Civil Forfeiture and the Trampling of the Constitution

by John Engle

In the wake of the recent tragedy and conflict in Ferguson, Missouri, a great deal of attention has been shone on the apparent militarization of America’s police. People point to increased use of SWAT and police forces’ access and use of heavy military hardware as indicators of a serious problem in the way law enforcement is conducted in our country.

Even in Hawaii, the police have been acquiring surplus military hardware. For example, the Honolulu Police Department now owns a BearCat, a vicious-looking armored personnel carrier. According to HPD, it has the BearCat to respond to attacks of a “chemical, biological, radiological, nuclear and explosive” nature.

It is easy to lampoon these acquisitions as the product of paranoia or a growing attitude in the police in favor of militarization. Yet there is a more pressing concern in Hawaii, one that could have far-reaching consequences for the future of the state.

A somewhat inconspicuous bill even wound its way through the state legislature on a subject few people know much about, but which included major ramifications for the rights of Hawaii’s citizens. The bill dealt with the expansion of civil forfeiture. Civil forfeiture may seem like a rather innocuous-sounding term, but it conceals a practice that is exceptionally corrosive to the proper administration of justice in a free society.

Essentially, civil forfeiture is a process by which police may seize assets they suspect to be used for illegal purposes. This can range from anything from cars, to houses, to cash. This can all be done without any criminal charge being levied against an owner, because the “charge” is being made against the property itself. In fact, according to a Washington Post report, 81 percent of assets seized across the country belonged to people who never faced prosecution or formal charge of any kind.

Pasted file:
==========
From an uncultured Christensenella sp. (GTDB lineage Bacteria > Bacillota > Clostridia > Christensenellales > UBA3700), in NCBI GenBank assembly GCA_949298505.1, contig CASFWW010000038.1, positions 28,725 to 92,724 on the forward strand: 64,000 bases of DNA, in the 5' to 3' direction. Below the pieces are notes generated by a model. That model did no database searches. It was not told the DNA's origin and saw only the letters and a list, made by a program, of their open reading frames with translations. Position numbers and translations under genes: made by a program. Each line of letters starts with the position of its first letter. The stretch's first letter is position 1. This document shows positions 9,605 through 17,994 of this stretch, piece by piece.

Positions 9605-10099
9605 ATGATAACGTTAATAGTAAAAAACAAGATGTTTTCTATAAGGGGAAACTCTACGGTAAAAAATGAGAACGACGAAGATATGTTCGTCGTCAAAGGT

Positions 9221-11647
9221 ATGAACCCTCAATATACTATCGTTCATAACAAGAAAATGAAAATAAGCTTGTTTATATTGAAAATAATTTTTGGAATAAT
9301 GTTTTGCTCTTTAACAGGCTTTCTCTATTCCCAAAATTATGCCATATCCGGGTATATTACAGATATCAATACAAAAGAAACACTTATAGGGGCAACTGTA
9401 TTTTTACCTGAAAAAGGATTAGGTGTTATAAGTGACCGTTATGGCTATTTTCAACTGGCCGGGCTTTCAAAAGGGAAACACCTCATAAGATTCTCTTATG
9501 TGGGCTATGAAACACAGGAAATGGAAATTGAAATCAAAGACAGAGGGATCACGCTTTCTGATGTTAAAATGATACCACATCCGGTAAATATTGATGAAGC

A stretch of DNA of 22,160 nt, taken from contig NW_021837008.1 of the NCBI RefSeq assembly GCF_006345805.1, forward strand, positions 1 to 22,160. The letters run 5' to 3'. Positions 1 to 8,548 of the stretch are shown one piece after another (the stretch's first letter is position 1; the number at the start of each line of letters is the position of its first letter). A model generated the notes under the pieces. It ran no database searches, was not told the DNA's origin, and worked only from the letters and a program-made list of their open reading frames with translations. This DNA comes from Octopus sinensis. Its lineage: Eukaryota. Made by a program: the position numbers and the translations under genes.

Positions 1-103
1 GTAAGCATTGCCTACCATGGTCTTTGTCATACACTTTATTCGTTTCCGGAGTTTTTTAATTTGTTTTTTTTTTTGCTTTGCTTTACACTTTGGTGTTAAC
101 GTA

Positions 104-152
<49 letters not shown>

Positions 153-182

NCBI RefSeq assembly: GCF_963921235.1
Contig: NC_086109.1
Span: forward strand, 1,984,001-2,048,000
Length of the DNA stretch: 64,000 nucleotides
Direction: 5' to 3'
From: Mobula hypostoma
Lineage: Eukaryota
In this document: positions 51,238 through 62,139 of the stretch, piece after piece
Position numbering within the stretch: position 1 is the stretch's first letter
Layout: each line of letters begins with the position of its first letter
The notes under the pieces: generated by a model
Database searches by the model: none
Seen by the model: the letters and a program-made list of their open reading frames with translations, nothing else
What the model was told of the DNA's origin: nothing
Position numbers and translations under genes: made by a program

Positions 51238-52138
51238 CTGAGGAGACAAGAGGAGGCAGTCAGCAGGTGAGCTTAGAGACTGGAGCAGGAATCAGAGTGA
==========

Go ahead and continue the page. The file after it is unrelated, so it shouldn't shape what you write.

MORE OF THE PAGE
What makes civil forfeiture so frightening is the absurdly low burden of evidence police need to provide. In fact, police can seize assets merely on suspicion. Once seized, owners can only get their property back through litigation, effectively reversing the burden of proof. The cost of fighting these seizures has left thousands of innocent Americans bereft of their rightful property.

Meanwhile, police forces across the country have been enjoying a spending bonanza from these ill-gotten gains, since they get to keep the lion’s share of all property seized. On the face of it, such a perverse incentive on the part of police to divest citizens of their property ought to raise eyebrows.

Hawaii already has some laws allowing civil forfeiture. Police in the past six years have seized more than $4.5 million in cash and other assets, and HPD has kept more than $2 million of it.

Civil forfeiture is a perfect example of how supposed gaps in constitutional protections can be used to circumscribe or circumvent enumerated rights. It relies on the assumption that people’s property rights are not sacrosanct and can be forfeited without due process. That premise makes a mockery of both the protection of private property, a bedrock of our republican system, and the presumption of innocence.

A civil forfeiture bill has even been considered in the Hawaii legislature. SB 1342 would have further expand the ability of police to abuse the power of property seizure. Though that bill did not progress past the 2013 session, there is no reason to believe that this will be the last attempt to expand government power. The citizens of this state have suffered enough at the hands of unaccountable government. It is imperative that we fight any such effort to erode our liberties.

John Engle is the president of Almington Capital Inc. and a policy analyst for the Grassroot Institute of Hawaii.

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